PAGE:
Yuki Tsunoda needs to get a decent result here to make up for some of his rookie errors so far. He got two points at Bahrain but has not scored since whilst Gasly has amassed 8 points, scoring in every race bar Bahrain. Tsunoda has his work cut out though..... he will be learning the layout for the first time, unlike the other two rookies: Mick Schumacher and Nikita Mazepin, who both raced Formula 2 in Monaco. Yuki missed out on running at Monaco is his only F2 year due to the Covid cancellation of the meeting.

Max of course could do with a good result here (ie a win) to keep his chances in with the title race. He also needs to get the Monaco monkey off his back... he has had a 4th a 5th, a 9th and a couple of own fault crashes here to date. Of course his at the time teamate Danny Ric should have won in 2016 but suffered a pit lane blunder by the team ( Max crashed out that year) and DR did win in 2018, despite a down on power engine for most of the race (Max made a mistake in the third free practice session that forced him to start from the back... he finished 9th). Max did get close to a podium in 2019 but suffered a 5 second penalty. Team mate Gasly finished just behind him, notching up the FL in the process. That is the only occasion Max has ever beaten a teamate at Monaco in his career. :omg:

Current team mate Sergio Perez has not had the best of results at Monaco, but he has at least got a Monaco podium trophy in his cabinet. (from 2016 when at Force India)

Its a track which traditionally suits the Red Bulls well, but not it seems Max.

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Post by DoubleFart » 1 month ago

Perez' best Monaco opportunity ended in the barriers and a hospital trip. He looked good back then.
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Post by XcraigX » 1 month ago

Everso Biggyballies wrote:
1 month ago
Yuki Tsunoda needs to get a decent result here to make up for some of his rookie errors so far. He got two points at Bahrain but has not scored since whilst Gasly has amassed 8 points, scoring in every race bar Bahrain. Tsunoda has his work cut out though..... he will be learning the layout for the first time, unlike the other two rookies: Mick Schumacher and Nikita Mazepin, who both raced Formula 2 in Monaco. Yuki missed out on running at Monaco is his only F2 year due to the Covid cancellation of the meeting.

Max of course could do with a good result here (ie a win) to keep his chances in with the title race. He also needs to get the Monaco monkey off his back... he has had a 4th a 5th, a 9th and a couple of own fault crashes here to date. Of course his at the time teamate Danny Ric should have won in 2016 but suffered a pit lane blunder by the team ( Max crashed out that year) and DR did win in 2018, despite a down on power engine for most of the race (Max made a mistake in the third free practice session that forced him to start from the back... he finished 9th). Max did get close to a podium in 2019 but suffered a 5 second penalty. Team mate Gasly finished just behind him, notching up the FL in the process. That is the only occasion Max has ever beaten a teamate at Monaco in his career. :omg:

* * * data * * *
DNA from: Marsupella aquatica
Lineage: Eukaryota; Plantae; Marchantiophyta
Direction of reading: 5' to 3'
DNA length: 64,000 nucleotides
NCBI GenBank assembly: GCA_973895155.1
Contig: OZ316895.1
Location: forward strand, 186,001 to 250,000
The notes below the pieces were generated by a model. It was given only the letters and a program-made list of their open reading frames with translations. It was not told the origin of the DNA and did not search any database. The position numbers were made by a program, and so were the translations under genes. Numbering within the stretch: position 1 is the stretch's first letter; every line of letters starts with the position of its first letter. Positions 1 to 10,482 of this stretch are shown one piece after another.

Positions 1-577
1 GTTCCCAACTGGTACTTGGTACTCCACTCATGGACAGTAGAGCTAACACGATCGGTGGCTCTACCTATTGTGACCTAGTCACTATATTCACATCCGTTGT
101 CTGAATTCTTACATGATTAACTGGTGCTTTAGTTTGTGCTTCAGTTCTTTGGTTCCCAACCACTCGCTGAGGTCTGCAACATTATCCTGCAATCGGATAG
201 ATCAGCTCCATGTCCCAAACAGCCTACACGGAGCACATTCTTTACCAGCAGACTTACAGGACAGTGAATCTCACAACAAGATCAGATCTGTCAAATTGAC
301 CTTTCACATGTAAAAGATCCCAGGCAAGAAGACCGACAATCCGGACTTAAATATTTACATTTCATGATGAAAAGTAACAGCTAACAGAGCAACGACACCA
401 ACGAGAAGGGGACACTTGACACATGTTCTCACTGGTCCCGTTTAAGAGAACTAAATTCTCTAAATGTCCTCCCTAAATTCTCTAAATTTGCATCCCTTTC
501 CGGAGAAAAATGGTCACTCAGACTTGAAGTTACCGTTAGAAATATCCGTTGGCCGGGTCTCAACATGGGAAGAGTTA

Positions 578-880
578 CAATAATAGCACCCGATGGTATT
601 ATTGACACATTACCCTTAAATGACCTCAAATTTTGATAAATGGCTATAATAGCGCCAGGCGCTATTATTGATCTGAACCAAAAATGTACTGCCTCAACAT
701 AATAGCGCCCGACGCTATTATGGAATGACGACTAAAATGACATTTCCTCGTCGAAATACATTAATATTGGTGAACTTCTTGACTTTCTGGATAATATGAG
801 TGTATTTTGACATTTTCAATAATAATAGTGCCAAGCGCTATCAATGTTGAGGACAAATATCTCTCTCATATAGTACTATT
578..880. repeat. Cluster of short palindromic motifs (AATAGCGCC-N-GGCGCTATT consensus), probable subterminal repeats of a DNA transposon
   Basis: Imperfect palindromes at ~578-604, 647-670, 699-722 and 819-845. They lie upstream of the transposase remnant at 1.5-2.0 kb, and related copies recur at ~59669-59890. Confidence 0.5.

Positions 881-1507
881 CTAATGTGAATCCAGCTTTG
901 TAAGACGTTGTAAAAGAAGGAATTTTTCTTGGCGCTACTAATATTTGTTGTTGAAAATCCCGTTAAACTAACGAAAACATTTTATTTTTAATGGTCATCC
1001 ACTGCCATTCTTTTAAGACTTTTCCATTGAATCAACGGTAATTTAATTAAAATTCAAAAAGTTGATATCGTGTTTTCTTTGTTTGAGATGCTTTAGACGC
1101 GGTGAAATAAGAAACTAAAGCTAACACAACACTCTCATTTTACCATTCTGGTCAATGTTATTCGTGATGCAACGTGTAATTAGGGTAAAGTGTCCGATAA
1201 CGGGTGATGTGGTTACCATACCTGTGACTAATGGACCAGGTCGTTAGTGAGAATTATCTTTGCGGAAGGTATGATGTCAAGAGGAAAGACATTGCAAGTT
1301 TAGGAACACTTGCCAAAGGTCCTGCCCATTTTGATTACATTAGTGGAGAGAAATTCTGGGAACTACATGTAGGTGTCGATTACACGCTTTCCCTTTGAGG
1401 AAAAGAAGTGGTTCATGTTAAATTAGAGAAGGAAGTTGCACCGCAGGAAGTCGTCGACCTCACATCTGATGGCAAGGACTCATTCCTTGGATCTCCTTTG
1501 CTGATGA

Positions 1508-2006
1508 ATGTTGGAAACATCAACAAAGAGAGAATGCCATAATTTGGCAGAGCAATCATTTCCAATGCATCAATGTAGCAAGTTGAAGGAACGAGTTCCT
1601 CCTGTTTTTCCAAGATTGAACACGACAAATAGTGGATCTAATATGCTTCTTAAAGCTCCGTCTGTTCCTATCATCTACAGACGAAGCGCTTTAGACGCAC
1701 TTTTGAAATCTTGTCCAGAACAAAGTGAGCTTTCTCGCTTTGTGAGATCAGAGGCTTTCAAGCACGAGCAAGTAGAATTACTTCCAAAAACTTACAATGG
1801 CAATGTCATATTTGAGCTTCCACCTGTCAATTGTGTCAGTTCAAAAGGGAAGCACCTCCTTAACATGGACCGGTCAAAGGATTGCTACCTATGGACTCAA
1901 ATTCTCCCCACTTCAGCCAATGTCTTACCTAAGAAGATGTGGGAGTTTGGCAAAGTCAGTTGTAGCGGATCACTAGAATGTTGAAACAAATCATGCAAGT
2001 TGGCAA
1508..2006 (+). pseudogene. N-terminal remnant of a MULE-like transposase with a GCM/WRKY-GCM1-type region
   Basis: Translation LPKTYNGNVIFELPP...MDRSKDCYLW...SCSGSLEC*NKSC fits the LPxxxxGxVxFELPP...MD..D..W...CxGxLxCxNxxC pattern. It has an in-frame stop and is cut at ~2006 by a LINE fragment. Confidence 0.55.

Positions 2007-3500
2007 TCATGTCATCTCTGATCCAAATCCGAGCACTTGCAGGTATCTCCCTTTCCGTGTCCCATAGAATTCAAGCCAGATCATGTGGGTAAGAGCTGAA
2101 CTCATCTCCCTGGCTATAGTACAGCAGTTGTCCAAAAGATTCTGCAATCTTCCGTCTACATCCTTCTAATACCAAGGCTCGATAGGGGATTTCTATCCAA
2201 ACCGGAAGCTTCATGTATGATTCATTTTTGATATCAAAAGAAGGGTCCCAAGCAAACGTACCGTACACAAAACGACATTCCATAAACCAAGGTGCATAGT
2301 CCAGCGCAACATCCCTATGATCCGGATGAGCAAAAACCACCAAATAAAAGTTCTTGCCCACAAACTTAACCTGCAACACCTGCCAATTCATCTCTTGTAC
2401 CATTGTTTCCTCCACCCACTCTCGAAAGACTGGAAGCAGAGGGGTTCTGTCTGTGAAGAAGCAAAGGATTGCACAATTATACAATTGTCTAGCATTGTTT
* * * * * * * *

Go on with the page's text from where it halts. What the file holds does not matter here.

Current team mate Sergio Perez has not had the best of results at Monaco, but he has at least got a Monaco podium trophy in his cabinet. (from 2016 when at Force India)

Its a track which traditionally suits the Red Bulls well, but not it seems Max.
So Perez, Hamilton, Bottas this time?
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Post by White six » 1 month ago

Everso Biggyballies wrote:
1 month ago
Yuki Tsunoda needs to get a decent result here to make up for some of his rookie errors so far. He got two points at Bahrain but has not scored since whilst Gasly has amassed 8 points, scoring in every race bar Bahrain. Tsunoda has his work cut out though..... he will be learning the layout for the first time, unlike the other two rookies: Mick Schumacher and Nikita Mazepin, who both raced Formula 2 in Monaco. Yuki missed out on running at Monaco is his only F2 year due to the Covid cancellation of the meeting.

Max of course could do with a good result here (ie a win) to keep his chances in with the title race. He also needs to get the Monaco monkey off his back... he has had a 4th a 5th, a 9th and a couple of own fault crashes here to date. Of course his at the time teamate Danny Ric should have won in 2016 but suffered a pit lane blunder by the team ( Max crashed out that year) and DR did win in 2018, despite a down on power engine for most of the race (Max made a mistake in the third free practice session that forced him to start from the back... he finished 9th). Max did get close to a podium in 2019 but suffered a 5 second penalty. Team mate Gasly finished just behind him, notching up the FL in the process. That is the only occasion Max has ever beaten a teamate at Monaco in his career. :omg:

Current team mate Sergio Perez has not had the best of results at Monaco, but he has at least got a Monaco podium trophy in his cabinet. (from 2016 when at Force India)

Its a track which traditionally suits the Red Bulls well, but not it seems Max.
I think Yuki is absolutely nailed on to end up in the Armco

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Post by DoubleFart » 1 month ago

I'd be tempted to take a bet that Mazespin WON'T hit the armco this weekend.